other than queen and outlaw pete, i really like WOAD, and i agree that magic is absolutely brilliant. listen to how unforced the lyrics are on that album and how they are simultaneously clear and ambiguous. almost every song is both political and personal---it is not just a bash bush album (though it is that)---even last to die could be a song about a relationship, although a very bad relationship

Sal Nunziato said...

Big Bad,
I like what you're saying and I don't completely disagree. My defense of *lesser* Bruce tunes such as "Supermarket," "Surprise, Surprise," and even the aforementioned "Man's Job," is that they sound good.

It's the difference between the "Record Of The Year"and the "Song Of The Year" categories on the Grammys.

No one would ever refer to "Da Dooo Ron Ron" as a great song, but man, what a great record.

QOTS has all the problems you mentioned, the worst offense for me being the clumsy lyrics. But if Bruce handed me a demo of this song with scratch vocals featuring humming and la-las, I'd think, "This has a great melody. I love the build up and the strings, etc."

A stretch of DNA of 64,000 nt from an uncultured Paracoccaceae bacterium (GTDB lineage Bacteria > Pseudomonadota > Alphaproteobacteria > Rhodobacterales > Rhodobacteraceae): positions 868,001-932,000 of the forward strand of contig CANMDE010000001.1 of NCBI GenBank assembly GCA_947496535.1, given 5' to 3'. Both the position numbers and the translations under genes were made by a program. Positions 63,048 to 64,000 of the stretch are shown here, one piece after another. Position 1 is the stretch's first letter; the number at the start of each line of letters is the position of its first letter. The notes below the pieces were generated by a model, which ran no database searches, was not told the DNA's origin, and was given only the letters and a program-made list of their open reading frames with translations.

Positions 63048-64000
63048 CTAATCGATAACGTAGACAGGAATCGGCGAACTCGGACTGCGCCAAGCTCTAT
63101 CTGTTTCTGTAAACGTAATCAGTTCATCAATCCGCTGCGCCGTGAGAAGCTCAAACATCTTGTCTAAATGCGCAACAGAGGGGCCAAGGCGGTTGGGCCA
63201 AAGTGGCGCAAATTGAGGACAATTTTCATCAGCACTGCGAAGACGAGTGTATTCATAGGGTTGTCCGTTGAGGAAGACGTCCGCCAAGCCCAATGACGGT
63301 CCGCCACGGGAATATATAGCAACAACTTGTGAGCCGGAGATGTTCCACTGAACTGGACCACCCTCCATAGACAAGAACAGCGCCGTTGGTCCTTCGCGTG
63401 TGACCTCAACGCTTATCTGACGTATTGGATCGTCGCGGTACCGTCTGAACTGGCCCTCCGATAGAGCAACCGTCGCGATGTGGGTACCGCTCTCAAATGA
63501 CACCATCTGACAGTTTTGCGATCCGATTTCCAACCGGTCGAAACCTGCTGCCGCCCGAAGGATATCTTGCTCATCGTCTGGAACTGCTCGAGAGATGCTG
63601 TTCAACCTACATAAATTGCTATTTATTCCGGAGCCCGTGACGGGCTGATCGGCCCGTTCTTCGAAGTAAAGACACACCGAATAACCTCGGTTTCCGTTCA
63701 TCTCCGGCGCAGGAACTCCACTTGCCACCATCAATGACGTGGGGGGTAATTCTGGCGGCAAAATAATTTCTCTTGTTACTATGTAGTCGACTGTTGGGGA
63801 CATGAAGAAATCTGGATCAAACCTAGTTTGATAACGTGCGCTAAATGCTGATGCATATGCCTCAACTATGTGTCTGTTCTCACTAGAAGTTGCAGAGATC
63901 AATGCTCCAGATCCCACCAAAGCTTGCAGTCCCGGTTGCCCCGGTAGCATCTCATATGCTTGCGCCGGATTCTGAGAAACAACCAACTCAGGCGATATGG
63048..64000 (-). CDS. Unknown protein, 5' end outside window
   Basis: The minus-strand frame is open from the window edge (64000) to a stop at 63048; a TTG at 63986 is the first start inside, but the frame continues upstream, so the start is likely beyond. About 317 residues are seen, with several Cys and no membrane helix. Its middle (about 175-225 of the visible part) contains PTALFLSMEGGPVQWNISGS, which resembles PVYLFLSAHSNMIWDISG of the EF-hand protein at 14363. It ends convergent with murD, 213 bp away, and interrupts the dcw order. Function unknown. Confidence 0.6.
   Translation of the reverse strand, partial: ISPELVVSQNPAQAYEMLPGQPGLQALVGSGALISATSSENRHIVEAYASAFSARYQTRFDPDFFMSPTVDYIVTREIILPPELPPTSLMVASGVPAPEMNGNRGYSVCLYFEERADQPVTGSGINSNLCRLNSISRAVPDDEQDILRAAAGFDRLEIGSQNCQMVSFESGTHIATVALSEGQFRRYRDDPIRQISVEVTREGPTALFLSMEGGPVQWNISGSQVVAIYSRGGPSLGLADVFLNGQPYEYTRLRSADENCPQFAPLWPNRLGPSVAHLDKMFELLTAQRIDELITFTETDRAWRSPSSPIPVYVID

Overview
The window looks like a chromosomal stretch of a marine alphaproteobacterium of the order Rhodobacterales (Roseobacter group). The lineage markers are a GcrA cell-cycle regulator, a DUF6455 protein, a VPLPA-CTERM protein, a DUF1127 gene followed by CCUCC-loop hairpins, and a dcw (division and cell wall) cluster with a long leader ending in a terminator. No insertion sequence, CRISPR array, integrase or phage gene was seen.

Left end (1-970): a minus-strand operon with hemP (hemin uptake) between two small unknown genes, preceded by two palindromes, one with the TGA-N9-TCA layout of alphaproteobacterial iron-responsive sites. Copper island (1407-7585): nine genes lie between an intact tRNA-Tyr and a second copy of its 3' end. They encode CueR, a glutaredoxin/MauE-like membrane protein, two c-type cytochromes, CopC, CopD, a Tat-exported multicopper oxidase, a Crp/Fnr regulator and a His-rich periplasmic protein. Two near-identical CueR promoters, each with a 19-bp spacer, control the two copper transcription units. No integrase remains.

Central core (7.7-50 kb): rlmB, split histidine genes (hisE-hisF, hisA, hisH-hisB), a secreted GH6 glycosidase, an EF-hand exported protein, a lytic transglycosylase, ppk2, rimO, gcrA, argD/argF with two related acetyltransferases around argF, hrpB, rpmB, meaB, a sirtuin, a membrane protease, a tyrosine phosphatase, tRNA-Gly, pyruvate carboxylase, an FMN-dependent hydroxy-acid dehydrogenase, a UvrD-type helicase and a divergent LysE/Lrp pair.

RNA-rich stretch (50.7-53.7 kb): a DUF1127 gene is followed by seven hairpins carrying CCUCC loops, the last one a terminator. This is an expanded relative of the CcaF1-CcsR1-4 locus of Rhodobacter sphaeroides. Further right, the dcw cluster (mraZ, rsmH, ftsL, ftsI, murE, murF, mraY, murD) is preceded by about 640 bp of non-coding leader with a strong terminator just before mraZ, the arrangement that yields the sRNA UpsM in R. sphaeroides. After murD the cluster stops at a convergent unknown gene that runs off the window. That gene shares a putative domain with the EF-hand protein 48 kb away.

It's not hall of fame material. I just think Bruce has a harder time getting away with respectable pop tunes because everyone is expecting "Racing In The Street" all the time.

big bad wolf said...

sal, that's a great point. i think i would like queen of the supermarket just fine with humming and las. i may be too hard on him sometimes. he got me through high school in the late 70s and made it seem as if a song or, especially, a concert could both reveal and sustain the world. hell, he gets me through now on many a day

Anonymous said...

does anyone know how many people were at the London Calling concert?